What Draymond Green does on the basketball court transcends the box-score. Often (and rightly) described as a free-safety who goes around mucking up the rhythm of the opposing team, Green is a loud-mouthed menace who thrives off the mistakes of his opponents by creating a suffocating and hostile environment.
Former NBA player Jay Williams gave Draymond his flowers for his performance in Game 2:
"Knowing your role and elevating your role is what gets you paid a lot of money (in the NBA). So, job description for Draymond Green, irritant, agitator, you talk about provoker, gets people engaged. That is the epitome of who he is, provocateur. First possession last night, jump ball on Al Horford, rips the ball from him, rolls him down the ground."
"He engaged everybody on the Boston Celtics team and now there are a lot of reasons why Boston lost this game, but Draymond Green is one of the main reasons why Golden State won this game because you felt the energy from the first posession of the damn ball game, and that matters."
Game 3 will be played on Wednesday in Boston.
Game 2 of the NBA Finals: Draymond Green and Stephen Curry turn it up on defense as Celtics take a huge blow
The adjustment that the Warriors seem to have made from Game 1 was to use the high pick-and-roll at a higher rate and be a lot more physical on defense. Draymond Green set the tone on the very first play of the game, picking up Al Horford on top of the key and forcing a jump ball.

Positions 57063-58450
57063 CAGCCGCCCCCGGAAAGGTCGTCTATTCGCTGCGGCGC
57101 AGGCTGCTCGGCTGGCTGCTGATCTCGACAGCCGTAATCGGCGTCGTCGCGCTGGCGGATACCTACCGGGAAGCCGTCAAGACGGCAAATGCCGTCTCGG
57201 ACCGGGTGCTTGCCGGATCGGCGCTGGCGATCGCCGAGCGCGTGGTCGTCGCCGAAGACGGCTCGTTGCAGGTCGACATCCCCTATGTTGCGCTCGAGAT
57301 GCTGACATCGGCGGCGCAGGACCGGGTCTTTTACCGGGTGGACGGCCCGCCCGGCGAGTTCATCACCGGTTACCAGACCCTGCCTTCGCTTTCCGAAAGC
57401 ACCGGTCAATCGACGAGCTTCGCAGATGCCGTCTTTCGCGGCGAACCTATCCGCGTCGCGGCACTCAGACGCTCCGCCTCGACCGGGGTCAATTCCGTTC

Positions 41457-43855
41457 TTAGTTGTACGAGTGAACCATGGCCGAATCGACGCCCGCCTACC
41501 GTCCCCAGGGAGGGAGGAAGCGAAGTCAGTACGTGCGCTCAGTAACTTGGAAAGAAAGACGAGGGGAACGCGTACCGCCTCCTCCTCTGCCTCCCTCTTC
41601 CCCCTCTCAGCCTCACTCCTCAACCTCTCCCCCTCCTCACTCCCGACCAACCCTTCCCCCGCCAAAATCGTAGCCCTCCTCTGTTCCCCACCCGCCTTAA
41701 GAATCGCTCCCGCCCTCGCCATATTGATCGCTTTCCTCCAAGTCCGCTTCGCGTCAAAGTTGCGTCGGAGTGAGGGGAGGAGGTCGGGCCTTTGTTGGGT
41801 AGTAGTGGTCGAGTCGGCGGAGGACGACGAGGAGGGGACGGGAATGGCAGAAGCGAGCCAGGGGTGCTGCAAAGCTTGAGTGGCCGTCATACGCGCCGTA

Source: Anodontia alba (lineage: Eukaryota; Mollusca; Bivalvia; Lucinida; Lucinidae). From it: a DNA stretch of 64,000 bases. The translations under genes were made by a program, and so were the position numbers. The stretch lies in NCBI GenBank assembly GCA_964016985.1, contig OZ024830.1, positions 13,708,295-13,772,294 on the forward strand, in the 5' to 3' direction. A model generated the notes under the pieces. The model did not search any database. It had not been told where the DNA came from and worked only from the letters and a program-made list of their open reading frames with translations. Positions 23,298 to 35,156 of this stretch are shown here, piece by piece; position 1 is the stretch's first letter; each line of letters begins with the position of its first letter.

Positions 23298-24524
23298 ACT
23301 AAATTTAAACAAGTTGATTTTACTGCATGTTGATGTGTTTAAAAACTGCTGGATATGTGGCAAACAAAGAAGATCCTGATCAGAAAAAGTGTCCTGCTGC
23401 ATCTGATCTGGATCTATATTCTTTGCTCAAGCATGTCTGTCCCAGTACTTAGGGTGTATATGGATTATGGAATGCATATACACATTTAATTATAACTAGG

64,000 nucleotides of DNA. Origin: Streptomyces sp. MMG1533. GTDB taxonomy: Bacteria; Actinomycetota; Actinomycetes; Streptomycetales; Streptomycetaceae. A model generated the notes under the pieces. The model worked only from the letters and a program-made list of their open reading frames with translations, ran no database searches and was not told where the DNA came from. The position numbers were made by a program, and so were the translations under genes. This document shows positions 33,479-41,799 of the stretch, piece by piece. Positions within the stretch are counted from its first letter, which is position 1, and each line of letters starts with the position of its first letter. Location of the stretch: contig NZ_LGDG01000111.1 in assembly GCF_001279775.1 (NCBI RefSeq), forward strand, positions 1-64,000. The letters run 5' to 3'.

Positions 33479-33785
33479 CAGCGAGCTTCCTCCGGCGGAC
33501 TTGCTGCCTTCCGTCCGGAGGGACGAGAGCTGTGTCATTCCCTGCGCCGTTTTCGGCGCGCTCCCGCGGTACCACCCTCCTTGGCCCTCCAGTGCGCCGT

For the rest of the game, the Warriors played gritty defense, with moments of defensive brilliance from every player on the floor, notably including Stephen Curry and Gary Payton II, who returned to play after a month of rehab.
Of note is Jayson Tatum's performance (28/6/3), a comeback from Game 1 failing to impact winning. The Warriors managed to hold off the role players and the bench, something that seems to work better than shutting down Jayson Tatum.
What really lost the game for the Celtics were their turnovers. Credit is due to the Warriors, who, with immaculate on-ball defense and double-teams, forced tough passes and subsequent turnovers.
Golden State scored 33 points off 18 turnovers. They took advantage of the Celtics' big bodies on the floor who failed to get back on defense quickly.